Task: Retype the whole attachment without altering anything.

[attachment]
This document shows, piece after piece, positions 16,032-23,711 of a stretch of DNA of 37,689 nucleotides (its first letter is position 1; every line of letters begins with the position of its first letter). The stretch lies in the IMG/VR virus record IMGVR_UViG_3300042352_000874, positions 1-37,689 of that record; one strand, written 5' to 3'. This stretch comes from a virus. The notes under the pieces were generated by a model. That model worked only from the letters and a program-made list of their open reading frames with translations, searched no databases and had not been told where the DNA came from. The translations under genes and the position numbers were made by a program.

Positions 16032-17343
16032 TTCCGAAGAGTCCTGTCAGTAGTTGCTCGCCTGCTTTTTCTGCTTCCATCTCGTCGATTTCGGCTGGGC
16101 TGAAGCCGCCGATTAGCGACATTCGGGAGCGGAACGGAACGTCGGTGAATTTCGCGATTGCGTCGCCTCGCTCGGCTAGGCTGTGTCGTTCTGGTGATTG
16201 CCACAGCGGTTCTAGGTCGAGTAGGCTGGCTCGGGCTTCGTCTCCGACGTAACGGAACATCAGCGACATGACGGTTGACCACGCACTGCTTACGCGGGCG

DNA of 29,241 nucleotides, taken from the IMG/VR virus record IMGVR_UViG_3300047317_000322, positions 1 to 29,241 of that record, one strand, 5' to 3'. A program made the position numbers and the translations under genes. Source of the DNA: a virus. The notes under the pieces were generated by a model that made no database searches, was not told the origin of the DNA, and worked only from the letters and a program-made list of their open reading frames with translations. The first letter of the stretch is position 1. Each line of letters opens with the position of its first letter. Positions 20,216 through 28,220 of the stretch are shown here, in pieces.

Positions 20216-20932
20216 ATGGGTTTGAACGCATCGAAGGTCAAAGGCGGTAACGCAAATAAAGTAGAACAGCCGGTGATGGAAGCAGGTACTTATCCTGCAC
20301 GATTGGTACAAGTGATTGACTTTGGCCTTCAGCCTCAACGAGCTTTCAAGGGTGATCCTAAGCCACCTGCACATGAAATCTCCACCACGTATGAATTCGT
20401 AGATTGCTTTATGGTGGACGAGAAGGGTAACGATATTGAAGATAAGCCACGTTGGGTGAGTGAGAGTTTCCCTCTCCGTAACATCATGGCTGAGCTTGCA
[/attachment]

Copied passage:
This document shows, piece after piece, positions 16,032-23,711 of a stretch of DNA of 37,689 nucleotides (its first letter is position 1; every line of letters begins with the position of its first letter). The stretch lies in the IMG/VR virus record IMGVR_UViG_3300042352_000874, positions 1-37,689 of that record; one strand, written 5' to 3'. This stretch comes from a virus. The notes under the pieces were generated by a model. That model worked only from the letters and a program-made list of their open reading frames with translations, searched no databases and had not been told where the DNA came from. The translations under genes and the position numbers were made by a program.

Positions 16032-17343
16032 TTCCGAAGAGTCCTGTCAGTAGTTGCTCGCCTGCTTTTTCTGCTTCCATCTCGTCGATTTCGGCTGGGC
16101 TGAAGCCGCCGATTAGCGACATTCGGGAGCGGAACGGAACGTCGGTGAATTTCGCGATTGCGTCGCCTCGCTCGGCTAGGCTGTGTCGTTCTGGTGATTG
16201 CCACAGCGGTTCTAGGTCGAGTAGGCTGGCTCGGGCTTCGTCTCCGACGTAACGGAACATCAGCGACATGACGGTTGACCACGCACTGCTTACGCGGGCG

DNA of 29,241 nucleotides, taken from the IMG/VR virus record IMGVR_UViG_3300047317_000322, positions 1 to 29,241 of that record, one strand, 5' to 3'. A program made the position numbers and the translations under genes. Source of the DNA: a virus. The notes under the pieces were generated by a model that made no database searches, was not told the origin of the DNA, and worked only from the letters and a program-made list of their open reading frames with translations. The first letter of the stretch is position 1. Each line of letters opens with the position of its first letter. Positions 20,216 through 28,220 of the stretch are shown here, in pieces.

Positions 20216-20932
20216 ATGGGTTTGAACGCATCGAAGGTCAAAGGCGGTAACGCAAATAAAGTAGAACAGCCGGTGATGGAAGCAGGTACTTATCCTGCAC
20301 GATTGGTACAAGTGATTGACTTTGGCCTTCAGCCTCAACGAGCTTTCAAGGGTGATCCTAAGCCACCTGCACATGAAATCTCCACCACGTATGAATTCGT
20401 AGATTGCTTTATGGTGGACGAGAAGGGTAACGATATTGAAGATAAGCCACGTTGGGTGAGTGAGAGTTTCCCTCTCCGTAACATCATGGCTGAGCTTGCA